Given the huge amount of money washing around the EFL leagues, that is an hugely ambitious aim, particularly given how volatile other crypto assets have proved over recent weeks. NFTs, or non fungible tokens, are certificates of ownership for mainly creative digital assets. They have been described as trading cards for the super-rich and they are a risky game to play. Individual non fungible tokens may have sold for millions of dollars, as a bubble of speculation has blown up in the crypto Wild West, and the art, music and gaming industries have scrambled to start playing the game in the search of fresh revenue streams.
But ethereum, the blockchain network upon which many NFTs are spawned and where they are traded in marketplaces, has seen its value fall by around 20% in less than three weeks. The rollercoaster ride is set to continue given that crypto assets are also highly sensitive to the fortunes of the stock market and were propelled higher in an era of ultra cheap money. As speculation swirls about how rapidly central banks will keep tightening mass bond buying programmes and raising interest rates, given soaring inflation, they are likely to stay volatile.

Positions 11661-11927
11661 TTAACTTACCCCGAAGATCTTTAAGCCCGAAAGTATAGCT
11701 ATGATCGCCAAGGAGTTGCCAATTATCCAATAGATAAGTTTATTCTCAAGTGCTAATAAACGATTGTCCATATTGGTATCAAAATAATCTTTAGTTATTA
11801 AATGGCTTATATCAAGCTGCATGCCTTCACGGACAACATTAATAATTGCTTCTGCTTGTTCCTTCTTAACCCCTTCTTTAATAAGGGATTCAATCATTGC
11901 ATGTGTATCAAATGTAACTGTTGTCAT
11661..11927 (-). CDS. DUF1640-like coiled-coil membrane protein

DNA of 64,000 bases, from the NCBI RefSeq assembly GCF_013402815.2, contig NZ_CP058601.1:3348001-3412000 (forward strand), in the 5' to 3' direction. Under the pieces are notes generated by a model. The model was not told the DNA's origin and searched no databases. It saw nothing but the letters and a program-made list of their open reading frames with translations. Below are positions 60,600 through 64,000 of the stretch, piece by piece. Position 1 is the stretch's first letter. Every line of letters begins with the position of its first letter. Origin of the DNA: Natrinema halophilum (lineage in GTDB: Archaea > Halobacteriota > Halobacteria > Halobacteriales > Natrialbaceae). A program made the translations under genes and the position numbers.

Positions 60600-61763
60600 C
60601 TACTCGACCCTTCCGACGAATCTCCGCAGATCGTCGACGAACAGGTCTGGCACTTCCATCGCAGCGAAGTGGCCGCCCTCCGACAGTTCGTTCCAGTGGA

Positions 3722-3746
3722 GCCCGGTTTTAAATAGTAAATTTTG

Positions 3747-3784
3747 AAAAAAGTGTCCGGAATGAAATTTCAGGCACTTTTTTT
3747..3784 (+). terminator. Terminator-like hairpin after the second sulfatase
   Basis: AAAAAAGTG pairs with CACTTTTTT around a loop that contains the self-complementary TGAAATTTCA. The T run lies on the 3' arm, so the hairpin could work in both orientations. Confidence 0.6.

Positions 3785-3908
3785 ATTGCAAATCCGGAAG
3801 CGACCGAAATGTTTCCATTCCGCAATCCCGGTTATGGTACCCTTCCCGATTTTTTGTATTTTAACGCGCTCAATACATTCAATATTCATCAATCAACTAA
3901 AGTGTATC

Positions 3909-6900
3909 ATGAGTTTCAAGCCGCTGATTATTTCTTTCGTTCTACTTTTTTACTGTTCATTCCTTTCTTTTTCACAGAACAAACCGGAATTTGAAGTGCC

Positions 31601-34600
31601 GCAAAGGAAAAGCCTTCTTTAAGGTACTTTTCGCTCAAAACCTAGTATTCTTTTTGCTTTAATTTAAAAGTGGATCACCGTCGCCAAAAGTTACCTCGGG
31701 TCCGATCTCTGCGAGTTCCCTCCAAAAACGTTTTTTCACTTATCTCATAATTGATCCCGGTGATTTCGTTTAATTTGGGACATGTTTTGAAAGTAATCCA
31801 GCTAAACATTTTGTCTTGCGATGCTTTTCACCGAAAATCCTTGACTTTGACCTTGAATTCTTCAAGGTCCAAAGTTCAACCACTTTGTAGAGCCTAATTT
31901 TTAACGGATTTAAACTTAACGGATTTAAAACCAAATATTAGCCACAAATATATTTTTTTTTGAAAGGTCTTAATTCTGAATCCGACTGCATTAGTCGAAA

There is a risk that the initial frenzy of interest in many of today’s NFTs will wane, and the assets could end up being almost worthless, in the same way as once sought after CDs, vinyl or even popular football players have ended up in the bargain bin.
If Bradford Football Club does end up taking an offer seriously, the club and its fans will need significant reassurance about future streams of revenue from this highly speculative digital playground